In terms of word usage and consistency, using shorter sentences with simple words in simpler structures can go a long way. Also, make sure to use shorter paragraphs and an overall simpler text structure that helps everyone with “decoding” your message.
- Define abbreviations when using them for the first time
- Efficiently describe your link texts
- Logically structure your content with clear headings.
Going For The Right Fonts
As we’ve already talked about this before, the right fonts play a vital role in making your overall design inclusive.
Small fonts are hard to follow, sometimes even for the average user, so make sure to use a 16px font, for legibility at the very least.
On the other hand, dark and heavier weighted fonts might be a better idea than light ones, as they are less prone to have the tendency of disappearing into the background.
Also, look for legible, handwritten fonts as they are more readable than cursive fonts, even though, less attractive.
Lastly, don’t forget about hyperlinks. They should be obvious right at first glance, so make sure to underline them and give them a different, contrasting color.
Alt Text And Anchor Text
You remember the time when hyperlinks were added on the word “here”, right? While this solution helped the content to flow greatly it turned out to be a less inclusive way of link incorporation altogether.
For starters, the anchor text that you will be placing the link on should match the URL. This will help screen-readers a great deal in picking up the link and thus, enhancing the overall user experience for visually impaired visitors. Not to mention, it’s also great for link building.
The same principles apply for alt text as well. If you wish to add non-text elements to your pages, make sure that they have brief explanations added to them so screen-readers can pick them up with ease.
Captions and Text Structure
We’ve mentioned the question of structure above as well. How you structure your entire content on your pages is extremely important, especially when you are considering how screen-readers scan them.
So, to structure your content the right way, use headers. H1 for the title and H2 and H3 for subheadings. This will be a huge help for screen-readers when it comes to dividing content up when it is actually being read out.
On the other hand, your animations, videos, and or audio content should always have captions.
We’ve all been there: trying to press tiny buttons or icons on our screens just to accidentally press the other button next to it or press nothing at all. Honestly, it’s a uniquely frustrating feeling for all of us.
That being said, try and recall how you felt when you couldn’t press a button on the screen when you’re designing your own website. Buttons should be large with a few pixels of space between each other so they are distinctive and hard to miss.
For example, Google’s accessibility guidelines recommend button sizes of 48*48px for comfortable tapping.
Also, even though your buttons should be large, don’t go overboard with the amount of text you’re housing within the button. Try and keep it simple and easy to understand, and avoid cramping the button full with words.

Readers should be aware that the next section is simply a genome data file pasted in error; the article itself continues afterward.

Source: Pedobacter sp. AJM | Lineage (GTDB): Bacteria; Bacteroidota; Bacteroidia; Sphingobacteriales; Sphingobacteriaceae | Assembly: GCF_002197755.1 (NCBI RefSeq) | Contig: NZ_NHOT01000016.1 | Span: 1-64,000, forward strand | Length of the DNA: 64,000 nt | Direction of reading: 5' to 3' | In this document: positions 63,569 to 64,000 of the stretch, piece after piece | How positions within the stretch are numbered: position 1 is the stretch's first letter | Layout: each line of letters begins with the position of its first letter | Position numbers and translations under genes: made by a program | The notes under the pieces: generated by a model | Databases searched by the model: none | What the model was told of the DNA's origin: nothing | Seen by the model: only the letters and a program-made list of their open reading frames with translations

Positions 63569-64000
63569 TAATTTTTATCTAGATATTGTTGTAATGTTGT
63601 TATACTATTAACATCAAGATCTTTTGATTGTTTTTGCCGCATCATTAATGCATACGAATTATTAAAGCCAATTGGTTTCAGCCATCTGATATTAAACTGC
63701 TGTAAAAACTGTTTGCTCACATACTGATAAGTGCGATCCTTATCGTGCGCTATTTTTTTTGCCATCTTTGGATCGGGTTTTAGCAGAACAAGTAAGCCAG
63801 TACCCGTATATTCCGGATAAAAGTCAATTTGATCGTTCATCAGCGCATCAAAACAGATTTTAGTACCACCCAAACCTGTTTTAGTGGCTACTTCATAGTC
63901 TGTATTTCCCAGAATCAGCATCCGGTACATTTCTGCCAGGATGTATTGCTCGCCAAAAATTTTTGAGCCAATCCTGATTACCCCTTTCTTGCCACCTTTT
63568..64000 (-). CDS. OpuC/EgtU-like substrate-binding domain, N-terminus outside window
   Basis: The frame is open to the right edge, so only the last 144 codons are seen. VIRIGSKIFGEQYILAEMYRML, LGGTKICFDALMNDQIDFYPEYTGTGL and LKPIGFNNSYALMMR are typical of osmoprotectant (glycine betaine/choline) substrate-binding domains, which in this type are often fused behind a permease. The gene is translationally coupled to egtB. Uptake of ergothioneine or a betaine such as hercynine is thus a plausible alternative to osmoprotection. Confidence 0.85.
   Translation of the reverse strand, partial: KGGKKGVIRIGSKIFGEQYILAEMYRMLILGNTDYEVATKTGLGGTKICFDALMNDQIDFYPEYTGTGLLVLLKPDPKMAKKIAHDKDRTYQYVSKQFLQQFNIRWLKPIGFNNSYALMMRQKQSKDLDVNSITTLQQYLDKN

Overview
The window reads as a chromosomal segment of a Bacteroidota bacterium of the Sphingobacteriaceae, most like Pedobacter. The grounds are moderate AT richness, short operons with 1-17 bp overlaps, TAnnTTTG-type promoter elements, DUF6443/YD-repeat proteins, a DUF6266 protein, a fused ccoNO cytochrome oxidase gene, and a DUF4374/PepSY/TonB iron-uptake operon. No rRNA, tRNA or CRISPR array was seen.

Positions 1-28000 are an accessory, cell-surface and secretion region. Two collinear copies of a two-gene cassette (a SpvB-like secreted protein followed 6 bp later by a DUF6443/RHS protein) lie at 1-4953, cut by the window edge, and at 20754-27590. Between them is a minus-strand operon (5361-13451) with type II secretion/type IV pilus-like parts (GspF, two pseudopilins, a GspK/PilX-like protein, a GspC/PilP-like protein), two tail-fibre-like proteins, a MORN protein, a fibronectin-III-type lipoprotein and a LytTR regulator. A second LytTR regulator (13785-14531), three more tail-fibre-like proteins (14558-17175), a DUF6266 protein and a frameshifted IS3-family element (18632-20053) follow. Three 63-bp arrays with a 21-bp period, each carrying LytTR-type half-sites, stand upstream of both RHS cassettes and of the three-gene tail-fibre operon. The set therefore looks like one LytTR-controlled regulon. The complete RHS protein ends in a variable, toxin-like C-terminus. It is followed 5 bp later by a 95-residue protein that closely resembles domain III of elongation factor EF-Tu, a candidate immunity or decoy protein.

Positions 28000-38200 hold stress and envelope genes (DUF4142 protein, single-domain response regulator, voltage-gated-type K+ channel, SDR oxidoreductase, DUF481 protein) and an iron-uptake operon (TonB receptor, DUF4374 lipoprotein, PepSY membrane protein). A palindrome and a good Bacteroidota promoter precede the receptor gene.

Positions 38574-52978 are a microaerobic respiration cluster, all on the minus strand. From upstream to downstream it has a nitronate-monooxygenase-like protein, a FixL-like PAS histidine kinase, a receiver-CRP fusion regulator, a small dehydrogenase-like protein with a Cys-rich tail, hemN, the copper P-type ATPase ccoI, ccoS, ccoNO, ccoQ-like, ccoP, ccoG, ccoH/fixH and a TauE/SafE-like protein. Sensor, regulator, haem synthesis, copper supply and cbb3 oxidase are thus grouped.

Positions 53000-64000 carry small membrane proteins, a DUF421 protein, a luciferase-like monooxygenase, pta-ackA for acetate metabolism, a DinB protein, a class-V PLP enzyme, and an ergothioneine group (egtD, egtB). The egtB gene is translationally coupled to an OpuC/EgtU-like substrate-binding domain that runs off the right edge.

Choose Your Colours Carefully
If you’ve dabbled with web design in the past, you already know that color is a core concept in web design, as the right colors and shades can evoke certain emotions that may eventually lead to conversions. Also, color is a strong component when it comes to branding as well, and the right shades can go a long way in giving the brand justice online.
Basically, these two statements have been the driving forces behind websites using a wide palette of different colors for years. However, did web designers ever actually took the time to think about how color-blind people perceive these colors?
One way to make sure which would be the best options is by reading the related guidelines.
On the other hand, hiring a professional graphic design team can go a long way for site owners, as these professionals usually know that color contrast (black text in a white background for example) is a great way to enhance readability for every user.
Graphic design agencies in the US or several other countries around the world can help you with the creation of your company’s colour palette.
Lastly, good graphic designers and web designers also know that color, even though a powerful design element, shouldn’t be used solely for denoting meaning or dividing something in a design. Instead, they focus on clear notifications, so that the website design never gets confusing.
While an important factor for inclusivity, it shouldn’t be the only thing to care about. UI elements should be clearly visible just like website content but you don’t have to tinker with contrast problems right away to make these elements stick out. Oftentimes, larger fonts and element sizes can do the trick.
Sometimes, it can be hard to achieve optimum contrast with links in a text body. If that happens, underline these links to make them easier to spot, because there are actually color-blind users out there who don’t see contrasts at all.
A great way of creating an entirely inclusive experience for all users is to add some flexibility to them over your website and site popups.
These can be simple things like enabling them to change font sizes, or by making layouts zoomable. The latter requires a little planning because the scale of your site’s content should remain to same even when the users zoom out.